As more states sign onto a national anti-Electoral College compact, Massachusetts moves closer to designating its electors based on the national popular vote — rather than the will of Bay State voters, as it has since the Constitution was ratified.
Massachusetts, 11 other states and the District of Columbia have signed onto the National Popular Vote Interstate Compact, pledging to distribute their votes based on who wins the national popular vote once enough states have signed on to top the 270-elector majority needed to win the presidency. Under the Electoral College system, most states designate electors based on who wins the statewide popular vote, with a few states choosing electors proportionately.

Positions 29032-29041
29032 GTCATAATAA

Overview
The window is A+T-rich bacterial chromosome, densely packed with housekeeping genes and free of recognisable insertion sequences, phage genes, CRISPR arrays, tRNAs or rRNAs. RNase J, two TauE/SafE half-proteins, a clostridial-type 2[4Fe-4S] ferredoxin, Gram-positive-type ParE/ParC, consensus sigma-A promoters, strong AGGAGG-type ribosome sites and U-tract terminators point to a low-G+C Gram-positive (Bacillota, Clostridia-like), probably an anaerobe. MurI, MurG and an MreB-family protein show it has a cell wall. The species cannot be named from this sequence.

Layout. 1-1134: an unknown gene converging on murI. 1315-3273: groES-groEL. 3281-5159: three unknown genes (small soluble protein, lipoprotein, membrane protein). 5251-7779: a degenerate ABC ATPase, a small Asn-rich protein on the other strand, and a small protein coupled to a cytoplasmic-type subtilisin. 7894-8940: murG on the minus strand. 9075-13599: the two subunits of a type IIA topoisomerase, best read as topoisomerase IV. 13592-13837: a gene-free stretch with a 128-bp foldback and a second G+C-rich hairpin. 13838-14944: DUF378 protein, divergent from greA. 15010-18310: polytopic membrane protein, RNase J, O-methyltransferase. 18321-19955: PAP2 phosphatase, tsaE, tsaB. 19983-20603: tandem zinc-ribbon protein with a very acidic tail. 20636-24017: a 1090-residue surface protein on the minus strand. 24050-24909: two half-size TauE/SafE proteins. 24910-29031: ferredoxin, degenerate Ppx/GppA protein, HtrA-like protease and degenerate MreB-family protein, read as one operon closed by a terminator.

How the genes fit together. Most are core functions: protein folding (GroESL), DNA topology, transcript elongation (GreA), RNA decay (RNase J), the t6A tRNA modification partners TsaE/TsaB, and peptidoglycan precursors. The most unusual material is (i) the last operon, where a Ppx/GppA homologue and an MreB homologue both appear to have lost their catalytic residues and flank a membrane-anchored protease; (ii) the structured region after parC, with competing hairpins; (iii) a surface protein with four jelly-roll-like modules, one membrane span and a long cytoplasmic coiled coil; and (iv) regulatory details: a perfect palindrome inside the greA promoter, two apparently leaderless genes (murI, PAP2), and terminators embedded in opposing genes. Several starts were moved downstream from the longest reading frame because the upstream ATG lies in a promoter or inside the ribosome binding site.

Then-Gov. Deval Patrick signed the bill passed in 2010 by the Legislature that entered Massachusetts’ 11 electoral votes into the agreement, which now includes states totaling 181 electoral votes after Colorado joined last week.
The signatory states so far reliably vote Democrat for president. Democratic candidates Al Gore in 2000 and Hillary Clinton in 2016 won the popular vote but lost in the Electoral College. The National Popular Vote organization acknowledges it’s unlikely to reach its electoral-vote goal by the 2020 election. If the group does reach 270 electoral votes, legal challenges are almost certain.
This article provided by NewsEdge.